2007 Perspective vs. 2008 Perspective

by Mike on July 25, 2007

in Election 2008,Politics

I did not watch the last Democrat debate because I was not in the mood to listen to the same old liberal nonsense for two hours. However, I did manage to catch news coverage of the debate, especially coverage of the clash between Barack Obama and She Who Must Not Be Named over some moonbat’s dream of a future Democrat President taking a whirlwind tour of tin-pot dictatorships during her first year in office.

Those who saw the debate or subsequent analysis will recall that upon hearing the question, Obama obediently promised to meet with such foreign leaders. Shrewdly, SWMNBN disagreed. At one point (either during the debate or afterward), she even called that promise naive. Although she was open to meetings with hostile nations such as Iran and Cuba, she would only agree to do so if something meaningful could be achieved at those meetings. This response drew praise from commentators on both sides of the political spectrum. Many of these pundits claimed that SWMNBN’s response helped bolster her credentials as a responsible candidate. I agree with this assessment.

The exchange certainly benefited SWMNBN; however, it also illustrated my long-held belief that the Republican candidates are in much better shape than the MSM, Democrats and even some Republicans give them credit for. SWMNBN’s position on diplomacy is not all that different than George W. Bush’s position. Like SWMNBN at the debate, Bush has repeatedly stated that he is willing to meet with leaders of other nations, but only if such meetings would be constructive. The media often criticizes Bush for this position, but they praised SWMNBN for holding what is essentially the same view. Some of this double standard can be attributed to mere media bias, but there is another reason.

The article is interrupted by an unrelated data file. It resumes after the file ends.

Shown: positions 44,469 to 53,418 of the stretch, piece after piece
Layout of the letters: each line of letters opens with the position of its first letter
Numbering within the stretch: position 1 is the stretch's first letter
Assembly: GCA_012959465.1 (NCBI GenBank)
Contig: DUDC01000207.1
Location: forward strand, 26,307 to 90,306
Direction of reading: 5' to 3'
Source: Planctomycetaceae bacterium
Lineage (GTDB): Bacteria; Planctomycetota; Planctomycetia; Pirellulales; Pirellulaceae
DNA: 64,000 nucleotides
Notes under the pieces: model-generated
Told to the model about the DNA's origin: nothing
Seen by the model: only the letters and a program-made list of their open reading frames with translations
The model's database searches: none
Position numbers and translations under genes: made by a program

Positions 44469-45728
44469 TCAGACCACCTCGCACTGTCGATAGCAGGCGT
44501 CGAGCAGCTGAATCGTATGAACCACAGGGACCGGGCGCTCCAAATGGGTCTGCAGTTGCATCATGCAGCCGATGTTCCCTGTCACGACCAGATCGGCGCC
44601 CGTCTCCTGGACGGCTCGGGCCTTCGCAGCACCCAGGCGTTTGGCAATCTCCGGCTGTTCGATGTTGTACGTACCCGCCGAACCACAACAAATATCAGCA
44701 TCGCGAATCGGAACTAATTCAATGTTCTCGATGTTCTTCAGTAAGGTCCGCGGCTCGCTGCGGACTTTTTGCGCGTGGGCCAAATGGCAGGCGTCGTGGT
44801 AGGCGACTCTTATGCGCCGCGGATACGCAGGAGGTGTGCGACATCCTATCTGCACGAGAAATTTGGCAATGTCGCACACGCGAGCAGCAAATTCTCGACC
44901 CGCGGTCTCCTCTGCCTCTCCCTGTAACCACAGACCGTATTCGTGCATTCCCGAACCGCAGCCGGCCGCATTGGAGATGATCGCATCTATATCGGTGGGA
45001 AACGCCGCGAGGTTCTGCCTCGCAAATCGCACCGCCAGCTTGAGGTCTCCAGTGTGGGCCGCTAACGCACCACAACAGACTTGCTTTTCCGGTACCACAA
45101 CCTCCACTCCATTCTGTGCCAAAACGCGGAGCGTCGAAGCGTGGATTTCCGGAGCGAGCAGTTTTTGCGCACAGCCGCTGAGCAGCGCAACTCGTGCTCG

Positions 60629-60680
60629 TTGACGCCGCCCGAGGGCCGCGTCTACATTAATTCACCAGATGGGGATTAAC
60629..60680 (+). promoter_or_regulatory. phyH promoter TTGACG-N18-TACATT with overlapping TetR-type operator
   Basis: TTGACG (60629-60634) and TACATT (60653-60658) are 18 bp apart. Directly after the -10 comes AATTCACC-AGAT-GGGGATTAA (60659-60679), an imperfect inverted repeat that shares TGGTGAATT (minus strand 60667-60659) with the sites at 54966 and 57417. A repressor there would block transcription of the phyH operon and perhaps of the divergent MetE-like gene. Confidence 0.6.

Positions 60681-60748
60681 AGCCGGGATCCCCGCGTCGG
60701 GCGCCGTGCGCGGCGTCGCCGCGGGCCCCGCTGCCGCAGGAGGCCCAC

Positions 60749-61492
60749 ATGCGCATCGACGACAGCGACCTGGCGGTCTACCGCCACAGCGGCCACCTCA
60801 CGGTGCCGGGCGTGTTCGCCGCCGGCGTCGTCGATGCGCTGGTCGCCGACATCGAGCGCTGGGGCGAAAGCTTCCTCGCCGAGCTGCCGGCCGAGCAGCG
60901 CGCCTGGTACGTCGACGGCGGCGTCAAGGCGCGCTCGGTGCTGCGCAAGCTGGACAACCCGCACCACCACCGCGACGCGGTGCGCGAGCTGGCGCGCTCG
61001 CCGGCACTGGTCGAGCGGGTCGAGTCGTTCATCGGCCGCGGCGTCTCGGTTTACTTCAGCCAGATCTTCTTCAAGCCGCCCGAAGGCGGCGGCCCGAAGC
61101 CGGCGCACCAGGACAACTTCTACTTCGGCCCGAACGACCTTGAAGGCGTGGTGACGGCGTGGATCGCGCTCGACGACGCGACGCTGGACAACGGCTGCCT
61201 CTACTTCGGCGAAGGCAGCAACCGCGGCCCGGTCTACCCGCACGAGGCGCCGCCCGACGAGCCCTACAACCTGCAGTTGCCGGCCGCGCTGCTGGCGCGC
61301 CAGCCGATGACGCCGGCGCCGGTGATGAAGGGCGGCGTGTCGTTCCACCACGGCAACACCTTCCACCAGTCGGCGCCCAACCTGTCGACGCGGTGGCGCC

That reason is the Bush brand. Whenever the President opens his mouth, people tend to disregard what he says, even when they agree with the substance of what he says.  The fact that people are simply over George W. Bush acts as a kind of filter which prevents them from even contemplating the common sense in the words they agree with.  Bush and SWMNBN have the same position on diplomacy.  They hear her but not him.

Sensing this dynamic for a while now, Democrats have successfully capitalized on the Bush brand to create their current generic advantage; however, their advantage is merely that: generic. For years now, the Democrats have successfully run against George W. Bush but come February or so, they will be unable to do that because the leader of the currently leaderless Republican Party will be someone other than George W. Bush and someone unconnected to his administration.

In 2008, the Republican nominee will be in a position to articulate conservative ideas without the Bush baggage. That person will have an advantage on taxes. That person will have an advantage on the role of government. That person will have an advantage on the War on Terror. That person will even an advantage on the Iraq front to the War on Terror (Remember, she supported the war too and even bragged about it while it was unpopular). Whether the nominee of our party is Fred Thompson, Mitt Romney, Rudy Giuliani, or Newt Gingrich, that candidate will have more popular ideas on his side and will be unconnected to George W. Bush because in case you haven’t noticed, all four men can claim the “Washington outsider” label for all or most of the last eight years.

Come February 2008, the Republican Party will have a new leader. At that point, people are more likely to pay attention to the substance of what that Republican is saying and compare it to the substance of what the Democrat is saying on a wide range of issues. When that becomes the dynamic around February, things will look much different than they do now.

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University Update - Fred Thompson - 2007 Perspective vs. 2008 Perspective
July 25, 2007 at 5:45 pm

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